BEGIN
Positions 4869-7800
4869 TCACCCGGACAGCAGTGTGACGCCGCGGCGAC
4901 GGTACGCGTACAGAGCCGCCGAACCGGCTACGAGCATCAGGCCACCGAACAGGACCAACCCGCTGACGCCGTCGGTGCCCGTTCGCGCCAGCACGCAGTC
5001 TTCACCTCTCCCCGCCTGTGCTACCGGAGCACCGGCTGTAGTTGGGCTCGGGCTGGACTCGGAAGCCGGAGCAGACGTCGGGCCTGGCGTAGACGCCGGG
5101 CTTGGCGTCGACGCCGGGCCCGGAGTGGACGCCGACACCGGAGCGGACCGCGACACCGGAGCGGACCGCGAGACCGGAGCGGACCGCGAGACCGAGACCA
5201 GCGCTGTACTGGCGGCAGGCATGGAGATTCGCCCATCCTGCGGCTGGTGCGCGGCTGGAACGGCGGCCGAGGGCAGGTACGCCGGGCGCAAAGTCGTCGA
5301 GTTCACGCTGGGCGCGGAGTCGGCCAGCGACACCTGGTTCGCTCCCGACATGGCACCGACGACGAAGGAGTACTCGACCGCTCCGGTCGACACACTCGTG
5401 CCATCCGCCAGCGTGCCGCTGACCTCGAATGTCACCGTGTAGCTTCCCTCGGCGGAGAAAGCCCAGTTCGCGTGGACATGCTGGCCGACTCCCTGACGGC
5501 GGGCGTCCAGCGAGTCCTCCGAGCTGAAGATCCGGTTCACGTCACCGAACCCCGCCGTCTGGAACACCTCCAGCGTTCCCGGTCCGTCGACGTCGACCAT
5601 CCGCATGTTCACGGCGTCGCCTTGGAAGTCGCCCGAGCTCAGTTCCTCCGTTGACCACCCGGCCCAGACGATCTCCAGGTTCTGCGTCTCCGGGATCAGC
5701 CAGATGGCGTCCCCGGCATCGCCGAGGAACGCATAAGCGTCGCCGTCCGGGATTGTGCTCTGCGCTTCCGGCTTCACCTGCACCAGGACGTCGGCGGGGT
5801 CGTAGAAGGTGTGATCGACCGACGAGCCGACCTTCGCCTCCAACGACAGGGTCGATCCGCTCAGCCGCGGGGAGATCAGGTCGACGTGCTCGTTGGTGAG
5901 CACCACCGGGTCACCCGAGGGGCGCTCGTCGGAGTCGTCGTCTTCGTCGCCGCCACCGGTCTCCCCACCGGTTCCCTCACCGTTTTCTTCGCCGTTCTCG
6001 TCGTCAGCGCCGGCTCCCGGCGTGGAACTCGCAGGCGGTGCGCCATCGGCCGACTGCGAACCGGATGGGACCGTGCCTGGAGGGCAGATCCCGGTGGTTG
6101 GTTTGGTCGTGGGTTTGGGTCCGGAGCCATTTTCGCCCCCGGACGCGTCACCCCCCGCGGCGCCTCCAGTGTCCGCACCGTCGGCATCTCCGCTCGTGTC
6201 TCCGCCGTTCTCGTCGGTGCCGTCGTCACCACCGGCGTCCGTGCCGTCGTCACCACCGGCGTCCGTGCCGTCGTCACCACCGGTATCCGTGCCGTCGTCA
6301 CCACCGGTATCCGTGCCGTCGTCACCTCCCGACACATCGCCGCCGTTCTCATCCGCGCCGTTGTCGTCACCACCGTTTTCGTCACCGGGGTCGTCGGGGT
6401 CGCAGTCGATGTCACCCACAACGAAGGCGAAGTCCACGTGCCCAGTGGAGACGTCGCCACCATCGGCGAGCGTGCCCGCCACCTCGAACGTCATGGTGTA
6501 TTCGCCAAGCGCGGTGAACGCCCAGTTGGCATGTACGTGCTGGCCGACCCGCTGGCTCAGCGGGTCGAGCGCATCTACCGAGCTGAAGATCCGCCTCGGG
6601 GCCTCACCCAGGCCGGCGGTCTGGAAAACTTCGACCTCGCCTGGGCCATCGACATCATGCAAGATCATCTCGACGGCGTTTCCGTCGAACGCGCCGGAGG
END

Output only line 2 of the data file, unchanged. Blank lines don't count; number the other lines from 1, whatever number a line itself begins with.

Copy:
4869 TCACCCGGACAGCAGTGTGACGCCGCGGCGAC